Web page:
Pale King Preview
“Backbone,” a new excerpt from David Foster Wallace’s The Pale King, appears in the new issue of the New Yorker. An expository excerpt:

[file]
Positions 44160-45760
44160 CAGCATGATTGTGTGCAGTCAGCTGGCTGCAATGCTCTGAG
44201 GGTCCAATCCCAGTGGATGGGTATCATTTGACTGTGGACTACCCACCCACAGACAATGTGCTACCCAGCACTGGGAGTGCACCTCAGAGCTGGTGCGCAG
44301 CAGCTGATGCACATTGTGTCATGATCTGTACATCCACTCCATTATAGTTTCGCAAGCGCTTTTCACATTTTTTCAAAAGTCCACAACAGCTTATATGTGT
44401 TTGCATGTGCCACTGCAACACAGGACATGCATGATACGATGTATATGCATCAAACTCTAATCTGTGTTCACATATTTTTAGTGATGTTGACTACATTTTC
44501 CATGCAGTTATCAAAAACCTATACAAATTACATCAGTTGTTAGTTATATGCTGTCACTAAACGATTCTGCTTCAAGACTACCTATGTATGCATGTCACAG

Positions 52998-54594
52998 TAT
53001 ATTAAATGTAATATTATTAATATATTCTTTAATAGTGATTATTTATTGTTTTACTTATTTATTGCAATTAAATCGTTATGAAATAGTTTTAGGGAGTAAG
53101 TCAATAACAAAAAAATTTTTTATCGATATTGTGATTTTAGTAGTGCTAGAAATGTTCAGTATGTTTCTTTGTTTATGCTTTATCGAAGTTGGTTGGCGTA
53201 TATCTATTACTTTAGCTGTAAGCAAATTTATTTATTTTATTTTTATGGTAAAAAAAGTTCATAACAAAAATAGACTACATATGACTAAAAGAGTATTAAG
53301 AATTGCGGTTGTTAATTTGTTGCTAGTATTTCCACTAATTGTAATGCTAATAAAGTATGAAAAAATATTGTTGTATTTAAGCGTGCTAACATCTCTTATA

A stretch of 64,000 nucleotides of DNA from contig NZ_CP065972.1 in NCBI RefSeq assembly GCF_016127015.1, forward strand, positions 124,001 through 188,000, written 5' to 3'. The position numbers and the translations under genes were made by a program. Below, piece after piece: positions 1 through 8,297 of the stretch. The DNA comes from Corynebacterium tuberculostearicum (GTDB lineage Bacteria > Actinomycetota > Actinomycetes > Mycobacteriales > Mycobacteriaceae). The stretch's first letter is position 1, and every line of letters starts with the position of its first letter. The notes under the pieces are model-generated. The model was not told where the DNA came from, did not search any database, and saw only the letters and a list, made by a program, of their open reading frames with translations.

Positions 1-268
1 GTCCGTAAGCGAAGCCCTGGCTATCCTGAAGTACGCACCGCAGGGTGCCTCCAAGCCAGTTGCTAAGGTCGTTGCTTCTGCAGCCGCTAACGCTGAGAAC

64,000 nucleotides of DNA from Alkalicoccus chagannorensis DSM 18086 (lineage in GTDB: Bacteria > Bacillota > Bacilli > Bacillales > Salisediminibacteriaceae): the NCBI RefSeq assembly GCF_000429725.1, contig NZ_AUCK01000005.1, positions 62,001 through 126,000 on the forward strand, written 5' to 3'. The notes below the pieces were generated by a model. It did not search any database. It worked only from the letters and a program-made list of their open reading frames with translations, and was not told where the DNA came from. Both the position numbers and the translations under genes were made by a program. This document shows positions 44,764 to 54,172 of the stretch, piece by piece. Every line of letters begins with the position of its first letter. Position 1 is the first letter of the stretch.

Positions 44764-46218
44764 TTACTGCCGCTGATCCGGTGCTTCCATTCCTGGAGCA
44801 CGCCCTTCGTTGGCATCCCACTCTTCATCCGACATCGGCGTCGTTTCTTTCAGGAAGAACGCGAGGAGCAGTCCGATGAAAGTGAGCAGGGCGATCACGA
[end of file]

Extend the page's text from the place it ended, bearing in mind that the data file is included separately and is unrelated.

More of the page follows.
Most professional contortionists are, in fact, simply persons born with congenital atrophic/dystrophic conditions of major recti, or with acute lordotic flexion of the lumbar spine, or both. A majority display Chvostek’s sign or other forms of ipsilateral spasticity. Very little effort or application is involved in their “art,” therefore. In 1932, a preadolescent Ceylonese female was documented by British scholars of Tamil mysticism as being capable of inserting into her mouth and down her esophagus both arms to the shoulder, one leg to the groin, and the other leg to just above the patella, and as thereupon able to spin unaided on the orally protrusive knee at rates in excess of 300 r.p.m. The phenomenon of suiphagia (i.e., self-swallowing) has subsequently been identified as a rare form of inanitive pica, in most cases caused by deficiencies in cadmium and/or zinc. The insides of the small boy’s thighs up to the medial fork of his groin took months even to prepare for, daily hours spent cross-legged and bowed, slowly and incrementally stretching the long vertical fasciae of his back and neck, the spinalis thoracis and levator scapulae, the iliocostalis lumborum all the way to the sacrum, and the interior thigh’s dense and intransigent gracilis, pectineus, and adductor longus, which fuse below Scarpa’s triangle and transmit sickening pain through the pubis whenever their range of flexibility is exceeded. Had anyone seen the child during these two- and three-hour sessions, bringing his soles together and in to train the pectineus, bobbing slightly and then holding a deep cross-legged lean to work the great tight sheet of thoracolumbar fascia that connected his pelvis to his dorsal costae, he would have appeared to that person either prayerful or catatonic, or both.